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Mission Control Game Images
 
Hurricane on Earth
Hurricane Isabel, taken by instruments on two Earth-orbiting NASA satellites: the Atmospheric Infrared Sounder instrument on Aqua and the SeaWinds instrument on QuikScat.
 
Jupiter's Great Red Spot
Jupiter's Great Red Spot, seen by the Galileo spacecraft.
 
Saturn anti-hurricanes
Saturn's anti-hurricanes, or hurricanes that spiral backwards compared to ones on Earth. The image was taken by the Cassini spacecraft.
 
Dust devil on Mars
This image of dust devils was taken by the Spirit rover on Mars. The dust devil is not a hurricane.
 
Dust storm on Mars
Dust storms (top view), seen by Mars Global Surveyor. When viewed from space, these may look like hurricanes we see on Earth (bottom view), but they're just regional dust storms.
 
Neptune's moon Triton
This image of Neptune's moon Triton, taken by Voyager 2 in 1989, shows dark plumes but no volcanoes. Voyager is no longer taking pictures.
 
Sun
This is a picture of our sun, the closest star to us. The picture was taken by the Solar and Heliospheric Observatory, a joint project between the European Space Agency and NASA.
 
Silver Dollar galaxy
This image of the Silver Dollar galaxy, taken by the Galaxy Evolution Explorer, shows stars that are younger than our sun.
 
Vega, a star
This is an infrared view of the star Vega, from the Spitzer Space Telescope. Although the star is twice the size of our sun and much hotter, it will not live as long.
 
Sun, from Mars
This is how the rovers on Mars see our star, the sun.
 
Comet Tempel 1
Deep Impact is 'asleep' and can't take pictures right now. Earlier in its mission, it took this picture of comet Tempel 1. The comet may look like a star but it is made of ice and dust and travels around our sun.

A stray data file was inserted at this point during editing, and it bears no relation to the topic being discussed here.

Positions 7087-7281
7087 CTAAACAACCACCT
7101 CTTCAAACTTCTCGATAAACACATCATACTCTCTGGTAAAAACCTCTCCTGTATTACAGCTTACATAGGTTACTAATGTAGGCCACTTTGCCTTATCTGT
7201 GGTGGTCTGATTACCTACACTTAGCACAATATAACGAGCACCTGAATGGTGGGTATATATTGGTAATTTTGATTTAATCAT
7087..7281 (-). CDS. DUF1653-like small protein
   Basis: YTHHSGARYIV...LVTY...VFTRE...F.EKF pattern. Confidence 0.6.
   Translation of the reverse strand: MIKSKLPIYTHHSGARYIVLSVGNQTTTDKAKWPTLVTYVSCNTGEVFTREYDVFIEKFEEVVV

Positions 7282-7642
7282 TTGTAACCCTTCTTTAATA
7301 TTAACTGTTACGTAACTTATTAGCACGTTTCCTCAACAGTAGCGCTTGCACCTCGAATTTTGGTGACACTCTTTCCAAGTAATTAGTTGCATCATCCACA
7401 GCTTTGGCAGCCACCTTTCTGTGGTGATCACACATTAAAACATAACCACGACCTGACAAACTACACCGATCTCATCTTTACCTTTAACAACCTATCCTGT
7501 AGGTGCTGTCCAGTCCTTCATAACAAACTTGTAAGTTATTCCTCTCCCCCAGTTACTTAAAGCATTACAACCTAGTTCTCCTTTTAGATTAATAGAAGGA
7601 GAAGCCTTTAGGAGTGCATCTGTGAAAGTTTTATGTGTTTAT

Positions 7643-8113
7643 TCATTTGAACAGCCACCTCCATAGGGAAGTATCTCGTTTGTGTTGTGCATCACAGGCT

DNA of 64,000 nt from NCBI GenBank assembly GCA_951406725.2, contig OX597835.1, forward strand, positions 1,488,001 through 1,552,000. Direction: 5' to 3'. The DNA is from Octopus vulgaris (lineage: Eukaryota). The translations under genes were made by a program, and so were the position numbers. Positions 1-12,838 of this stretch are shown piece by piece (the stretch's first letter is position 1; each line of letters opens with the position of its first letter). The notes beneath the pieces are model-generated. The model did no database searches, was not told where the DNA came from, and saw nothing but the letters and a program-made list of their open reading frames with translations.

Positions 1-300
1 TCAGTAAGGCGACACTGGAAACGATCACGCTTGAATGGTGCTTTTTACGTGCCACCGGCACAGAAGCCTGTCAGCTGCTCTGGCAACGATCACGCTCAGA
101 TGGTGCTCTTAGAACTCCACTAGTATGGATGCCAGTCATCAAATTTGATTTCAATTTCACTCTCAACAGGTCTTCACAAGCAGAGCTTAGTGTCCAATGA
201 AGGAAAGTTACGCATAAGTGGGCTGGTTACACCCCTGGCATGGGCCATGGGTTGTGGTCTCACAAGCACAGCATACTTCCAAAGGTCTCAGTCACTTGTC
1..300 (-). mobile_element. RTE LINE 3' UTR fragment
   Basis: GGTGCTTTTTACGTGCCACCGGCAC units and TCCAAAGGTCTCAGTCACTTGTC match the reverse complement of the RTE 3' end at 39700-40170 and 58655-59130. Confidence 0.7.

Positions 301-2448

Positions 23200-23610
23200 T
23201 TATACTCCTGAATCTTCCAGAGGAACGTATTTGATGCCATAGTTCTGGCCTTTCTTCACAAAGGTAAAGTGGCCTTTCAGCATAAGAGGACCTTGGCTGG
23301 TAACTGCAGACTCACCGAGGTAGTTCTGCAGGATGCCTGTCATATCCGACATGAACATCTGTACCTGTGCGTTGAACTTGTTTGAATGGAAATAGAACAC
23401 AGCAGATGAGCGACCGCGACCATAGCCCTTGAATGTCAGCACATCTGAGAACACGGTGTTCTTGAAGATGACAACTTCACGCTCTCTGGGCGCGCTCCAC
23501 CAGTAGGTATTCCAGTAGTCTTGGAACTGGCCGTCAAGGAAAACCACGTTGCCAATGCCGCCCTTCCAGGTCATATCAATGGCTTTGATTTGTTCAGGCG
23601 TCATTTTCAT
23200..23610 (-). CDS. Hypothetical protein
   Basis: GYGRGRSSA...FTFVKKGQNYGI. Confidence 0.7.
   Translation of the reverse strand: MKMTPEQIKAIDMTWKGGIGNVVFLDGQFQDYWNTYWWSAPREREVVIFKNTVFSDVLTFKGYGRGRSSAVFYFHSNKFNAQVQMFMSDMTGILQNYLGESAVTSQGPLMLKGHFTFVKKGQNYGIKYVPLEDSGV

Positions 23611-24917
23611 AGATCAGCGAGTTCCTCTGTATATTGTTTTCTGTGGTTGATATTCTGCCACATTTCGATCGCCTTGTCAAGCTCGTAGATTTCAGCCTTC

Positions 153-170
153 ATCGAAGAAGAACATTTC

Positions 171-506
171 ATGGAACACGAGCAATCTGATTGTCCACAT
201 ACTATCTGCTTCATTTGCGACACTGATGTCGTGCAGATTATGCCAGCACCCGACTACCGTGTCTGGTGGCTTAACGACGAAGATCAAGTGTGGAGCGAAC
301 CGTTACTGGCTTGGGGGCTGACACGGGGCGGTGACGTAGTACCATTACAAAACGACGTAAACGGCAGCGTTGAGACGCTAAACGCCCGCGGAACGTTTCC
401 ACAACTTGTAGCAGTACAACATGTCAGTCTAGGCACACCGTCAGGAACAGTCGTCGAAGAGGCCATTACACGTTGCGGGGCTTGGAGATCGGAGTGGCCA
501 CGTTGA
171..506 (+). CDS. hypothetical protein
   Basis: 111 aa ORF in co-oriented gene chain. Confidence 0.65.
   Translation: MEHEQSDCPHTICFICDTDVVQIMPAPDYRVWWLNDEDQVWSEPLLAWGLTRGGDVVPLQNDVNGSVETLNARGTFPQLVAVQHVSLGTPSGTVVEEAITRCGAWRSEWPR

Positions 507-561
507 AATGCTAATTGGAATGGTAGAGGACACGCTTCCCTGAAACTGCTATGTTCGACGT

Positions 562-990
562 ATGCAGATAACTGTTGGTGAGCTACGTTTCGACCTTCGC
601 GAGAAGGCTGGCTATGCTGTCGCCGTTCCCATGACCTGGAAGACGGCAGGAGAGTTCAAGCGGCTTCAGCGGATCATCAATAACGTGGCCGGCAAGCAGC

Drawing of Ulysses
The Ulysses spacecraft, whose orbit takes it over the poles of the sun, has no camera. It collects data about particles and magnetism in space.
 
Grand Canyon
Grand Canyon, Arizona. This view simulates the Grand Canyon's true colors. It was created from JPL's Advanced Spaceborne Thermal Emission and Reflection Radiometer on NASA's Terra satellite.
 
Canyon on Venus
This radar image of a canyon on Venus was taken by the Magellan spacecraft. These canyons are not as deep as Earth's Grand Canyon.
 
Canyon on Mars
Valles Marineris, or Mariner Valley, is four times deeper than the Grand Canyon on Earth. The image was taken by Mars Odyssey
 
Saturn's moon Phoebe
This picture of Saturn's moon Phoebe, taken by the Cassini spacecraft, shows deep craters but no canyons.
 
Comet Wild 2
The Stardust spacecraft is 'sleeping' right now. During its mission, it took this picture of comet Wild 2. Although the comet has canyon-like features, they are not as deep as the Grand Canyon.
 
Crater on Mars
This picture of Endurance Crater was taken by the Opportunity rover on Mars. It is only 120 meters (about 400 feet) across and 20 meters (66 feet) deep, much smaller than Earth's Grand Canyon.
 
Volcano on Earth